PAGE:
Many retailers maintain databases of suspected shoplifters, and many participate in reporting programs through which they exchange the identities of shoplifters who either confess at the store or who are criminally charged. Even in the absence of a conviction, inclusion in that type of database can affect future retail employment opportunities, and makes it more likely that a merchant will seek criminal prosecution if the person is again caught shoplifting.
The most common defense to an accusation of shoplifting is that the suspect did not intend to shoplift and either intended to pay for merchandise that they appeared to be in the process of stealing, or that they lacked the intent to steal an item that they took past the point of purchase or removed from the store. Unfortunately for people who make innocent mistakes, pretty much every innocent explanation for an act that appears to be shoplifting has been used and abused by actual shoplifters who are trying to get away with their crimes.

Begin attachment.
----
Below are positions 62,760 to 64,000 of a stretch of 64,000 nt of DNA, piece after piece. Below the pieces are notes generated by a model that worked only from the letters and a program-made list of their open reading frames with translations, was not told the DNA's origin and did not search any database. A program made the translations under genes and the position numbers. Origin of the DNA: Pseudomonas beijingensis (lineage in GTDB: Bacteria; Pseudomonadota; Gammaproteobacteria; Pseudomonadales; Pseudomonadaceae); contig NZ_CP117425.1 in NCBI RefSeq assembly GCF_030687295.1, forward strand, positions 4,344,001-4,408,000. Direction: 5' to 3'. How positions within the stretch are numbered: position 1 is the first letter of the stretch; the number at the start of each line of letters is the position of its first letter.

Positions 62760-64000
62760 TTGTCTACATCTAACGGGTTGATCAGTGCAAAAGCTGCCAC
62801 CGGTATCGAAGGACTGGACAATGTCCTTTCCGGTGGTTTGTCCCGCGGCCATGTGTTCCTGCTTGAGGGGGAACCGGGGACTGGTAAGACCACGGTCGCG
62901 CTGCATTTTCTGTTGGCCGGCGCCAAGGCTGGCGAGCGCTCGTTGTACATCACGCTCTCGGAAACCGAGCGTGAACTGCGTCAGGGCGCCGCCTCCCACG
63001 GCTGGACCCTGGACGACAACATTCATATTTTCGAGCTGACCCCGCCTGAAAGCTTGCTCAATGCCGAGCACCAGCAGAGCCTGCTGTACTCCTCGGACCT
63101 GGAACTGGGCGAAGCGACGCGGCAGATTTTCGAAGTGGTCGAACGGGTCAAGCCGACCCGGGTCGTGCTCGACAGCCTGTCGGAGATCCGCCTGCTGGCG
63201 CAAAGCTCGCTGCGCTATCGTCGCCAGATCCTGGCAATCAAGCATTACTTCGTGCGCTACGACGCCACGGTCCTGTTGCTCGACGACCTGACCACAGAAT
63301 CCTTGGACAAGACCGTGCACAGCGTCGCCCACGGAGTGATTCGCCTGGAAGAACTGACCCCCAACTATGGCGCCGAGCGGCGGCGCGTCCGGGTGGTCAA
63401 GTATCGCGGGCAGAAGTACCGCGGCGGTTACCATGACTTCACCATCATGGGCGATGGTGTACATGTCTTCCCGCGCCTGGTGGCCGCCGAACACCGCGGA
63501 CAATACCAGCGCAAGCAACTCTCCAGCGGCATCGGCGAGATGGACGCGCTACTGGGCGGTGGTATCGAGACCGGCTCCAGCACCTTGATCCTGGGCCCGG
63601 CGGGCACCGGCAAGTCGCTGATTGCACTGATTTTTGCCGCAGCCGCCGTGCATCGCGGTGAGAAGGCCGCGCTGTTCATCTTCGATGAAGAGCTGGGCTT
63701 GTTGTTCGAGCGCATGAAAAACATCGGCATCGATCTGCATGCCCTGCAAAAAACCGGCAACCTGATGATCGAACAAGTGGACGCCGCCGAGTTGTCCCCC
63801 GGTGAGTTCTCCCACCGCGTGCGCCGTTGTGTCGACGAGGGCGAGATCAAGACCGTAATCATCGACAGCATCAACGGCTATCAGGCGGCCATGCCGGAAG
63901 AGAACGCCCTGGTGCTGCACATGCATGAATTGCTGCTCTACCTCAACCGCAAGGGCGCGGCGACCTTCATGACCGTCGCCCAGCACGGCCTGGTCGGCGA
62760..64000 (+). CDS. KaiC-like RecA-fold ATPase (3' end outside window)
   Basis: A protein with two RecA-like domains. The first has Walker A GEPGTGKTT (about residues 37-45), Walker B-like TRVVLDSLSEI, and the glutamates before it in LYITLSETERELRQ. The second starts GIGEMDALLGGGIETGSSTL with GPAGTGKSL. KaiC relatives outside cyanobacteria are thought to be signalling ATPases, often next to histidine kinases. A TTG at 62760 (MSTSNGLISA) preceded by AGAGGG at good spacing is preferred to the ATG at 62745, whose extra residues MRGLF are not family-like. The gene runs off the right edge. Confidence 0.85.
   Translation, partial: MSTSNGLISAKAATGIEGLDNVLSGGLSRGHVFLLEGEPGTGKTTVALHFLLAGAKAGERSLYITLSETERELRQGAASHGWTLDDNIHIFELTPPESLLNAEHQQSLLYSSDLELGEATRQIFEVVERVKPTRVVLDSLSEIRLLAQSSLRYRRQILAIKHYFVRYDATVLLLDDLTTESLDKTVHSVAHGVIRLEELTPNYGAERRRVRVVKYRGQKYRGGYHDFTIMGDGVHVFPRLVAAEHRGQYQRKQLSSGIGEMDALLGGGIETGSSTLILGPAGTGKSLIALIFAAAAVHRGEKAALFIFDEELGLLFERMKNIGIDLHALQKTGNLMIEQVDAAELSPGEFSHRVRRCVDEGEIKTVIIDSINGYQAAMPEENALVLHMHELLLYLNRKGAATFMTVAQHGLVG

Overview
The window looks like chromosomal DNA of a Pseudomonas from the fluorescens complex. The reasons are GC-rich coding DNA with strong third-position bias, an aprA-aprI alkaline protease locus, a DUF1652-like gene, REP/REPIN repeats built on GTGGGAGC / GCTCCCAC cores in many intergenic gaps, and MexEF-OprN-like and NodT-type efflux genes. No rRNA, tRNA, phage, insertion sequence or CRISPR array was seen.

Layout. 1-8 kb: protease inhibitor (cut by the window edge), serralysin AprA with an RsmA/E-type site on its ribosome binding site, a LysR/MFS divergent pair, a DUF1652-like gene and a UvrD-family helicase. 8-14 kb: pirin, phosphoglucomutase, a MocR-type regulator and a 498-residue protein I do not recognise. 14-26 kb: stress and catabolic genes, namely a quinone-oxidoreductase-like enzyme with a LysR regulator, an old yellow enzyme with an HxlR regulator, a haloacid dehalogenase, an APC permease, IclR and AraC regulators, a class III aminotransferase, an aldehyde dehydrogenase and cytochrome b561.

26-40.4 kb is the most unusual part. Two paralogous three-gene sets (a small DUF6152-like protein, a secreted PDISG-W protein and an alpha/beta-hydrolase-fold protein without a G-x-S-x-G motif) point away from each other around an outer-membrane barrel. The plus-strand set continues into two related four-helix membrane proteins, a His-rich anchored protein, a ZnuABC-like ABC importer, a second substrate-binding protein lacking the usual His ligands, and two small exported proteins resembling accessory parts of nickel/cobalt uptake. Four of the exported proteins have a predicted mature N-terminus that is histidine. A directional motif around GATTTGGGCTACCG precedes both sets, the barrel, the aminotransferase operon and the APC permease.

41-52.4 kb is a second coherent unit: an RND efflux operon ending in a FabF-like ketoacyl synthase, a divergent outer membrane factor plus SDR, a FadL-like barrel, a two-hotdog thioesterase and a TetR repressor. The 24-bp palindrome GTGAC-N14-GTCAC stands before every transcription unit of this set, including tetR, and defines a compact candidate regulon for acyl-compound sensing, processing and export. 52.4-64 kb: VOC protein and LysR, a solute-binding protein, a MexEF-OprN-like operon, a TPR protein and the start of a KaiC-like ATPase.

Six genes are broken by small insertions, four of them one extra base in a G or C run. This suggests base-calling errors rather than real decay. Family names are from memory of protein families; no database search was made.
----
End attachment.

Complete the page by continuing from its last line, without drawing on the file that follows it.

The best way to avoid a shoplifting accusation is to avoid the type of mistake or distraction that could cause somebody to believe you are stealing. Don't put merchandise under coats or other items in the shopping cart, or place your personal belongings on top of unpurchased items, so that you won't accidentally overlook the items when completing your purchase. Don't put unpurchased items into your pocket or purse, or into a bag with items you had already purchased at the store or elsewhere. If you have to take a phone call or get something from your car, such as a forgotten wallet, leave your unpurchased items in the store -- if you're not sure where to temporarily leave them, talk to customer service, a store greeter or a cashier. Keep a close eye on small children who might grab an item off of a store shelf and stick it into their stroller. If you're using a self-service scanner, don't forget to check your cart for items you have forgotten to scan, including small items that may be easy to overlook and items placed in the bottom of the cart. In short, do what you can to avoid being confused with a shoplifter.